Yes, it’s inside baseball. Yes, most people outside the Beltway or Conservative Twitter don’t give a damn about who replaces John Boehner (R-Ohio) as Speaker of the House of Representatives. But it does matter who takes the gavel. Not just for the operation of the House going forward, but also for the conservative movement going forward, and the prospects of whatever Republican is elected President in 2016 (we hope!).
How did we get here? Led by Rep. Mark Meadows (R-NC) the House Freedom Caucus submitted a motion to vacate the chair and oust Boehner as Speaker. Rather than fight it, the long-time Ohio Republican quit. Why did this wing of the GOP caucus in the House do that? Rep. Justin Amash (R-MI) eloquently stated and explained why here: (https://www.facebook.com/repjustinamash/posts/960738233965583) and while I can’t improve on that I would simply summarize that the current leadership in the House has been characterized by inaction, division and disorganization.
Now enters Boehner’s choice to succeed him, Rep. Paul Ryan (R-WI) former Vice Presidential candidate and current chairman of the Ways and Means Committee. He’s reluctant to take the job because he rightfully is worried about the effect on his family and the difficulty of the job. However he makes demands that includes a promise that the motion to vacate the chair will never be used by the HFC. That is not only unilateral disarmament, but it removes one of the few tools a caucus has to hold its leader to account. I could see the case for it if Ryan was promising a sharp turn away from the method of running the House the current leadership uses. But to this point Ryan hasn’t done that, and we can’t afford the same kind of leadership.
This is the point where people that read this will say, the House Freedom Caucus wants perfection only. They are too hard line. They don’t want to govern, they have no solutions. And then attack them as the Hell No Caucus or the Do Nothing Caucus. I’ve seen the attacks everywhere. But that isn’t true. They’ve endorsed a candidate for the Speakership who is less conservative than them nearly across the board. That person is Rep. Daniel Webster (R-FL). He has laid out his platform (https://www.youtube.com/watch?v=ym8pz-C5yz4) and it’s the right direction for how the House should be run. Webster wants a more inclusive leadership that maintains regular order (using the committee system, allowing amendments on the floor) and focuses on getting appropriation bills passed so that the House isn’t rushing against deadlines and passing things that grow government like the Crominbus.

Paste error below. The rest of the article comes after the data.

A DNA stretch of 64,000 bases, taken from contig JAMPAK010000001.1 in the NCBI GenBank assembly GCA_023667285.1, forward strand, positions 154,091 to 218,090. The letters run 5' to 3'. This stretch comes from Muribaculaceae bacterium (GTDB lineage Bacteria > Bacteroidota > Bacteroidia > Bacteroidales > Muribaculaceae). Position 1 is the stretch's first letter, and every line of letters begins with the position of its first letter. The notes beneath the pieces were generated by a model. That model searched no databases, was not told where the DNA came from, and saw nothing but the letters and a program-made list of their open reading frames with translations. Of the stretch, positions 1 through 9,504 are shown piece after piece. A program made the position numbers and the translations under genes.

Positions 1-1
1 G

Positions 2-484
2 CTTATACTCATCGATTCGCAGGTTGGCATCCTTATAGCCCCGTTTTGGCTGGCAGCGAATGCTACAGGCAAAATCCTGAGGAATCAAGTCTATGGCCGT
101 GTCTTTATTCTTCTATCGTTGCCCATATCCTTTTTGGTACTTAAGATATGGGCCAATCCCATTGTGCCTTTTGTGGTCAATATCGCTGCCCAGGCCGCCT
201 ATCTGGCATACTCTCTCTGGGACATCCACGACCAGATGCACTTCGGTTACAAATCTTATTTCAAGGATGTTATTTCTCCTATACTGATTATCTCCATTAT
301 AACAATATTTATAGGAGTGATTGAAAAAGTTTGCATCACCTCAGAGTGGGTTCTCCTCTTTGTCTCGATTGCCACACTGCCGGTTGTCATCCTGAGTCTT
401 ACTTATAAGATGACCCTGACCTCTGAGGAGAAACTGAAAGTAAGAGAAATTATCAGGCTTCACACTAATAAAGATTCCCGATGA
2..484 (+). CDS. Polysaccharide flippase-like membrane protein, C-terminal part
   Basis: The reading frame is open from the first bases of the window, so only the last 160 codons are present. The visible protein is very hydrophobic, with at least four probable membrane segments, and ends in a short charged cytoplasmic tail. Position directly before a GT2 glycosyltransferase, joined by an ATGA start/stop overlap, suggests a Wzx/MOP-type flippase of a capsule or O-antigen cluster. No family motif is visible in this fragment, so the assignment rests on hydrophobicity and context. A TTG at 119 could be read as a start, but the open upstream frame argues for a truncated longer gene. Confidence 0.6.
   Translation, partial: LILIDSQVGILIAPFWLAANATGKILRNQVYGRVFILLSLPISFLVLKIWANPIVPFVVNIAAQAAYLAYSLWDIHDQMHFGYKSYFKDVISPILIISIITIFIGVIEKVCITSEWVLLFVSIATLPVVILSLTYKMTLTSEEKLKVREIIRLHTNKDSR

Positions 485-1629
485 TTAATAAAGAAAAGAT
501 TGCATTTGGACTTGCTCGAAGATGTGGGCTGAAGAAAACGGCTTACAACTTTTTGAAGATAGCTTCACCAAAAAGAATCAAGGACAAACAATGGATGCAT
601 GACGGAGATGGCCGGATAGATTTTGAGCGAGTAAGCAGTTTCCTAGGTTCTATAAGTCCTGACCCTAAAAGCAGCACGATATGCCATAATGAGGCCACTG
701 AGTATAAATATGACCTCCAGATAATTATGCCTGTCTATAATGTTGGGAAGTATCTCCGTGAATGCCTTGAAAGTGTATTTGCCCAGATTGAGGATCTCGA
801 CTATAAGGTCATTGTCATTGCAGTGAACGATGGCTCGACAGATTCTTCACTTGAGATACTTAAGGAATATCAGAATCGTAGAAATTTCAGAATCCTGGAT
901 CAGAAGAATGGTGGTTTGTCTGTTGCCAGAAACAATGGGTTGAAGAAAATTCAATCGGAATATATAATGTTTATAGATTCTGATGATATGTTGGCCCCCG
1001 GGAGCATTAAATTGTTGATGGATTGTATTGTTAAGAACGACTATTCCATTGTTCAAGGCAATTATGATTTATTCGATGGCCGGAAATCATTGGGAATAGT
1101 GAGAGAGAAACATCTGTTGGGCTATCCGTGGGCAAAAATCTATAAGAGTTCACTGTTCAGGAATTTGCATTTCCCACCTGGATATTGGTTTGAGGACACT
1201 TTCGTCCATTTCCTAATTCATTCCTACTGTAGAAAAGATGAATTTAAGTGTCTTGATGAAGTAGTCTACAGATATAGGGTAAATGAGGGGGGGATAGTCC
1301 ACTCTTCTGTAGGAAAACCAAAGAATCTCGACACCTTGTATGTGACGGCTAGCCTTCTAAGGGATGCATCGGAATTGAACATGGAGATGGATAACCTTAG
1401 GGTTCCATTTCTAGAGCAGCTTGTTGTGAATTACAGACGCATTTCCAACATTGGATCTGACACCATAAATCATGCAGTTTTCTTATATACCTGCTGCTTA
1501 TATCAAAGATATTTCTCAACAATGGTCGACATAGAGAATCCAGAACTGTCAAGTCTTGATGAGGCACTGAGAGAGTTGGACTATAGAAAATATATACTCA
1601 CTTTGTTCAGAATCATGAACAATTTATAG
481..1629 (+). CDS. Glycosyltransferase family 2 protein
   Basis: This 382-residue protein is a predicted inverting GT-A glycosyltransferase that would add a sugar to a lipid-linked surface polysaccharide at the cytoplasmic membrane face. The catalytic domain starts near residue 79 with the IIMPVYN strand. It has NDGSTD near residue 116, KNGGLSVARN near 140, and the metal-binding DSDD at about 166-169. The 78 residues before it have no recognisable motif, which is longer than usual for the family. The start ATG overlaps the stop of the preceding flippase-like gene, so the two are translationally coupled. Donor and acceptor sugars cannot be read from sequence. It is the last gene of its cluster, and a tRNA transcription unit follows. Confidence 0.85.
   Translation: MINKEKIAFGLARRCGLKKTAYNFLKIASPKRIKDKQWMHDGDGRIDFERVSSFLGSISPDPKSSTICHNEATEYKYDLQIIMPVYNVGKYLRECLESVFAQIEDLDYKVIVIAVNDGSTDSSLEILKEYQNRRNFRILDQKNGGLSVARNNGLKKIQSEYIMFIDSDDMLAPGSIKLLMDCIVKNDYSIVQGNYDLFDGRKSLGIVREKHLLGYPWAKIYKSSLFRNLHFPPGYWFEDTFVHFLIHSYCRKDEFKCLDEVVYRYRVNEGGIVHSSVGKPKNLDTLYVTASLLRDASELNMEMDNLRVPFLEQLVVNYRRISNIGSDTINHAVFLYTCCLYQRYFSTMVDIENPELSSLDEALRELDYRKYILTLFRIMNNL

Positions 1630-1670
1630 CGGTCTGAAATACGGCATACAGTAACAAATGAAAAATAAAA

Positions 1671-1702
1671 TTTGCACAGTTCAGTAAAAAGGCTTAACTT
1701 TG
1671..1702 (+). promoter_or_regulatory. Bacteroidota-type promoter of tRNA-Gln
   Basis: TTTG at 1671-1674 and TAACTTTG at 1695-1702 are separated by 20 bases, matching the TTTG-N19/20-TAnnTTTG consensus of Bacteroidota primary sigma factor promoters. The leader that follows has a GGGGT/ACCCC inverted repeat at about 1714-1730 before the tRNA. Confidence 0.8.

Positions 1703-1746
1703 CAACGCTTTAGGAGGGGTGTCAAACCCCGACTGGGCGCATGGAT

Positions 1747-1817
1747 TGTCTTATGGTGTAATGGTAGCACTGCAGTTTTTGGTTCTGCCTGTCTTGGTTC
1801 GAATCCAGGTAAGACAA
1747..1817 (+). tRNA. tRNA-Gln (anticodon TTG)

Boehner and his counterpart in the Senate, Mitch McConnell (R-KY) both promised a return to regular order when they were elected back into the majority in 2010 and 2014 respectively. They haven’t done that, and this isn’t the way a legislature should be run. And despite the fact he isn’t as young or as handsome or as acceptable to a certain faction of the GOP or as well known as Ryan, Webster is the best choice to lead the GOP caucus in the House. We can do better than what we’ve seen the last four years. We can have a leadership that includes everyone, instead of shutting out members that they don’t like. We can have disagreements amongst House Republicans and still see them work together cordially. And we can leave Ryan where he is, doing what he does best, running an important committee and coming up with great reforms to fix and reduce the size of the federal government.
Last Monday, Justin Trudeau led his Liberal party to a stunning comeback in the Canadian Federal Elections. The Liberals were a distant third in 2011 with just 34 seats and gained a whopping 150 seats to take 184 of the 338 available. They nearly doubled their vote to just short of 40% and ejected Stephen Harper’s Conservatives after nearly a decade of rule. There isn’t a Conservative member elected east of Quebec, with most of their members coming from Western Canada.
There are a few different reasons for the defeat Harper and the comeback led by Trudeau, the son of former Canadian Prime Minister Pierre Trudeau. Some of it was Harper fatigue, some of it was a withering attack on the governing Conservatives by the media, and some of it was the lack of a bold Conservative vision articulated by Harper and his party.
But what I’ve seen in the wake of this defeat are Western Conservatives throwing up their hands and saying enough. There are too many takers and not enough makers. We’re sick of subsidizing Eastern Canada and maybe it’s time to breakaway and form our own country.
Of course Canada already has one independence movement in the country, the Bloq Quebecois, who want Quebec to break away. At one time they dominated federal elections in Quebec (they had 48 seats in 2008) but after being reduced to two seats in 2011 they have a rebounded to 10 seats in 2015. While a Western Independence movement might be more dominant in Alberta or some of the other Western provinces they will make it impossible to come up with a center-right challenge to the Liberals.
Moreover Justin Trudeau has moved the Liberals far to the left to win this election. If he follows through on the policies he campaigned for, there will be a backlash against the Liberals at the next election because of the damage to the Canadian economy. That backlash will create an opportunity for Conservatives to dominate the center, remind the voters of their excellent stewardship of the Canadian economy, and take advantage of the Liberals left-ward shift.
My message to frustrated Canadian Conservatives, particularly those in the West, is don’t give up, fight. Fight smarter, fight harder. Four years is a long time in politics. You can turn this around!